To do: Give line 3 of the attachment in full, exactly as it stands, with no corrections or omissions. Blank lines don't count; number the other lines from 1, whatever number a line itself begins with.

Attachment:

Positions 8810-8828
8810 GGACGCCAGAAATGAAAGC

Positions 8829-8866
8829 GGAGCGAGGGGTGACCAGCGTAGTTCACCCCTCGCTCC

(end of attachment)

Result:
Positions 8829-8866